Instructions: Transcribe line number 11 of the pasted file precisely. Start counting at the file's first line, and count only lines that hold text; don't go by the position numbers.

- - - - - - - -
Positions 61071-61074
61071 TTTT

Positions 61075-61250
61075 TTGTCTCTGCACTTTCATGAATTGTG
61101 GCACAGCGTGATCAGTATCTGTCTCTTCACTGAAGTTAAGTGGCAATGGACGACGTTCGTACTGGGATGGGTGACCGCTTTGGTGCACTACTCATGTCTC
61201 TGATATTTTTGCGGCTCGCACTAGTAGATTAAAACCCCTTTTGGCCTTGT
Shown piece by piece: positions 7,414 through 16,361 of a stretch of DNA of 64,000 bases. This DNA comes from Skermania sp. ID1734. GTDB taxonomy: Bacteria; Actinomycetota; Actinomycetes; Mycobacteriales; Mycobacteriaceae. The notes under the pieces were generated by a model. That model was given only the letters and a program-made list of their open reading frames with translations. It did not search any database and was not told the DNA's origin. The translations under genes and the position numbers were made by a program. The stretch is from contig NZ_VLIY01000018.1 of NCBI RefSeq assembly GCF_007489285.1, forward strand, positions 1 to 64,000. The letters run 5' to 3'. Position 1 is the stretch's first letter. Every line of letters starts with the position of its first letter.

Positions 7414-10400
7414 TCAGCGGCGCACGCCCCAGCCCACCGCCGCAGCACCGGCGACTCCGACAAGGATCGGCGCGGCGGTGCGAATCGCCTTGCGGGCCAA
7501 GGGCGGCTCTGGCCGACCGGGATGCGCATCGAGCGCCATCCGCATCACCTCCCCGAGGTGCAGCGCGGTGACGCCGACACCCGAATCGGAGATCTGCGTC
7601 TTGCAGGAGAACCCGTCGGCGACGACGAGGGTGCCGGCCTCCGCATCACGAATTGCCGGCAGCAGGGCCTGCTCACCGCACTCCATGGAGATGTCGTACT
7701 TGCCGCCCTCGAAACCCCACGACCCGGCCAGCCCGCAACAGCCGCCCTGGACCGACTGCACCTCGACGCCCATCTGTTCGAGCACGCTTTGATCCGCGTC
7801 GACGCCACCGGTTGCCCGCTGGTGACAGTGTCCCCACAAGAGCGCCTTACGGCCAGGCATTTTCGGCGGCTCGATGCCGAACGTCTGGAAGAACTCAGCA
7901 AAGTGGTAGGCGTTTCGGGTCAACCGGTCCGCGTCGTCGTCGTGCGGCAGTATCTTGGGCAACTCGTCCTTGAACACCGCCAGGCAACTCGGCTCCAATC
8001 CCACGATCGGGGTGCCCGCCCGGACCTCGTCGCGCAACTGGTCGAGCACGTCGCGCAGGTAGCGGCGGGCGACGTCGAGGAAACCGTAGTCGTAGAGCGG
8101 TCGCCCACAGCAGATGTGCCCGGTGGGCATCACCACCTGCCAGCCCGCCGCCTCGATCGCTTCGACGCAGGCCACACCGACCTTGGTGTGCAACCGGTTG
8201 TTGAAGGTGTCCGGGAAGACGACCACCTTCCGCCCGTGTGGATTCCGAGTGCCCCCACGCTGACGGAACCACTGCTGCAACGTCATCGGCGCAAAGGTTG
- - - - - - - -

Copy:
7601 TTGCAGGAGAACCCGTCGGCGACGACGAGGGTGCCGGCCTCCGCATCACGAATTGCCGGCAGCAGGGCCTGCTCACCGCACTCCATGGAGATGTCGTACT